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Nibley’s scarecrow fest gets kids to read for prizes

September 21st, 2013 Posted in Arts and Life

 Story and photo by Mitch Henline

NIBLEY – The Scarecrow Festival was bigger and better in its second year. Held at Morgan Farms, the celebration was extended by two days, drew more than 1,000 visitors and had five more entries than it had in its inaugural year.

Papa Murphy’s Pizza built scarecrows of Steven Spielberg and Indiana Jones. Photo by Mitch Henline.

“It was a fun event,” said Councilman Bryan Hansen, who was in charge of the festival. “We aren’t really planning to get larger and bigger. We want to keep it a small-town family event. We’re not trying to create some regional festivity. It really is just to try and meet our immediate needs.”

There were a total of 34 entries this year. Each entry included at least one scarecrow and was centered on the theme “Proud to be an American.” Most of the scarecrows resembled famous people in American history. Write-ups were also included with each entry that explained the significance and the history of the person it represented. Some of the scarecrows included Walt Disney, Neil Armstrong and Thomas Edison. The tallest of the bunch was a mini-replica of the Statue of Liberty made entirely out of corn stalks.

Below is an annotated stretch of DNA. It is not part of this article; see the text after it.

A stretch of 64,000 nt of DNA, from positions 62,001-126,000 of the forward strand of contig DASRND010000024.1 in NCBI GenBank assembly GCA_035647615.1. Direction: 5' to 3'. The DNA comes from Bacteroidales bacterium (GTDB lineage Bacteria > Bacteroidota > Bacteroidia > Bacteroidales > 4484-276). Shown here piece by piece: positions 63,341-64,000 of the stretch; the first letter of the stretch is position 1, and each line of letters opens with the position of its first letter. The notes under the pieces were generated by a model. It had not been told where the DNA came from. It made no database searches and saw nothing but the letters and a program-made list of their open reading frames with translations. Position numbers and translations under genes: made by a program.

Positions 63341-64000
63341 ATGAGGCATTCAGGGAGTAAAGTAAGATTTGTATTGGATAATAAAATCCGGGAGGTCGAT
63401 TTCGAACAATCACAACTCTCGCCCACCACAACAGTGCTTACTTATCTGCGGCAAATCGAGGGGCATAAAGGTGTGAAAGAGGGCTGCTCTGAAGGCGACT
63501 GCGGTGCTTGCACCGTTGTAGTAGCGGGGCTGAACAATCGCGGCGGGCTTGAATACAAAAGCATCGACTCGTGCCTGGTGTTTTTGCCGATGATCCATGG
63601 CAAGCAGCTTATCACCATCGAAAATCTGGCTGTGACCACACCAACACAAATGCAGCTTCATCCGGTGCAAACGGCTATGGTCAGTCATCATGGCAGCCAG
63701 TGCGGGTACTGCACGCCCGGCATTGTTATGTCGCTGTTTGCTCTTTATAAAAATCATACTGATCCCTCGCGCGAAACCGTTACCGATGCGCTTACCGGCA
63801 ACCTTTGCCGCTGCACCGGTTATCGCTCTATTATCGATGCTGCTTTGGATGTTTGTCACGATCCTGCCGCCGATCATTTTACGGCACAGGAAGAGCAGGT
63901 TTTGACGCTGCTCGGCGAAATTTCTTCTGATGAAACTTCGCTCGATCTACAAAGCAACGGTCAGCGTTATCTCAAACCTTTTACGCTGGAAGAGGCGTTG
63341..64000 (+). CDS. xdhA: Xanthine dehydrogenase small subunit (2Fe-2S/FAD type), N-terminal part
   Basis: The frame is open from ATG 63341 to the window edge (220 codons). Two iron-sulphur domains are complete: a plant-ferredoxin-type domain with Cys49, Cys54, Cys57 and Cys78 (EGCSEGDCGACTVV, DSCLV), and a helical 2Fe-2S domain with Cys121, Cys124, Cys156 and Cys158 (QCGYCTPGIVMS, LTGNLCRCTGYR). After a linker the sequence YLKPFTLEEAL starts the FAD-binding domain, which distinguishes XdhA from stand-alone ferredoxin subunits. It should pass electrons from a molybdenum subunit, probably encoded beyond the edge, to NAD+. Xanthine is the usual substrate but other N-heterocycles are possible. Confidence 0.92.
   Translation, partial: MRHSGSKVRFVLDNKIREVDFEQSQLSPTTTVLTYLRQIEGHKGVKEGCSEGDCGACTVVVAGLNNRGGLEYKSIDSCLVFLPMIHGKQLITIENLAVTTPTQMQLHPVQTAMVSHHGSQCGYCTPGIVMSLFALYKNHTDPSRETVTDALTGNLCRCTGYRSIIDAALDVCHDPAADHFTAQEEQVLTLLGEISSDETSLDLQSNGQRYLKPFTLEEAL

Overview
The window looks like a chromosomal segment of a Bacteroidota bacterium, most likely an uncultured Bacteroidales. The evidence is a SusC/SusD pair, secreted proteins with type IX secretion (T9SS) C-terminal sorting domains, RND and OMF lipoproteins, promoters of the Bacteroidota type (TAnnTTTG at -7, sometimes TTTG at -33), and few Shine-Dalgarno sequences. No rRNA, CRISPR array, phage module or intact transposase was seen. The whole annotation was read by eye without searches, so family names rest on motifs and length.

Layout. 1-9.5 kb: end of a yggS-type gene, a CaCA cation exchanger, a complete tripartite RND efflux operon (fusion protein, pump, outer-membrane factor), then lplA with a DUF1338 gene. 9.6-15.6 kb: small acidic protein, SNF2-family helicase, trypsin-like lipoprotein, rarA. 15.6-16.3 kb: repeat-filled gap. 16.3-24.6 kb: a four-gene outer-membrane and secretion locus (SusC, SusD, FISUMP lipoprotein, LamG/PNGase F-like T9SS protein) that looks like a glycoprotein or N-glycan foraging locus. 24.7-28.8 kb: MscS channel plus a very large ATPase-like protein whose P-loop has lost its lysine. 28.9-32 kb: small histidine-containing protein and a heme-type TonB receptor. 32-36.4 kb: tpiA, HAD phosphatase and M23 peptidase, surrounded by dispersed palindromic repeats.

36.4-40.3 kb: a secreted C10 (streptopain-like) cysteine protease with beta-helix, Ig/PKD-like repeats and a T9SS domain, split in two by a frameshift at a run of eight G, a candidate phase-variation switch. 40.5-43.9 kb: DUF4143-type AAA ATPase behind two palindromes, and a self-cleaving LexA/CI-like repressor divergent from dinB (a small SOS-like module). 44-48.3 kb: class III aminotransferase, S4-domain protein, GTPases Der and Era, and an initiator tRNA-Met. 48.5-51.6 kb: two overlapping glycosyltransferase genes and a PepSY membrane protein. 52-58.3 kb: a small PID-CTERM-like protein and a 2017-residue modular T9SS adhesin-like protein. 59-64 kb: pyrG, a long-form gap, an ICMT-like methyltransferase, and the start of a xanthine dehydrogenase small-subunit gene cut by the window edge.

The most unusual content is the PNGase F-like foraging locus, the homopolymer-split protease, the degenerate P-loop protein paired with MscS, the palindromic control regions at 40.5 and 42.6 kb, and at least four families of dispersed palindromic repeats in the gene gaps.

While the festival was a fun event for the children in the community to attend, it also encouraged them to read.

“It corresponds with the Get-a-Brain Read-a-thon, which is a read-a-thon between the three elementary schools in Nibley to see which of them can read the most minutes in that week-long period,” Hansen said. “So we give awards to the schools and classes that read the most minutes during that time.”

Out of the three elementary schools that participated, Nibley Elementary read the most minutes and won the competition for the second year in a row. “We figure out how many minutes Nibley Elementary has to have to win the contest because we are competitive,” said school principal Jeanette Christenson. “Then we tell the children that if every student will read for this many minutes every night, we’ll come out on top.”

Christenson said that the students take a walking field trip to the festival and that she thinks the competition really does help encourage them to read more.

“We feel like it is a great way at the beginning of the year to kick it off,” Christenson said. “We expect our students to read for 20 minutes every night – whether that is somebody reading aloud to them or reading with the family or reading independently – the requirement is 20 minutes a night. This is a great way to kick it off because in order to win the contest most students have to read an hour a night.”

The scarecrow festival was started last year in honor of Nibley’s sister city in the United Kingdom, North Nibley, which holds a scarecrow festival every year.


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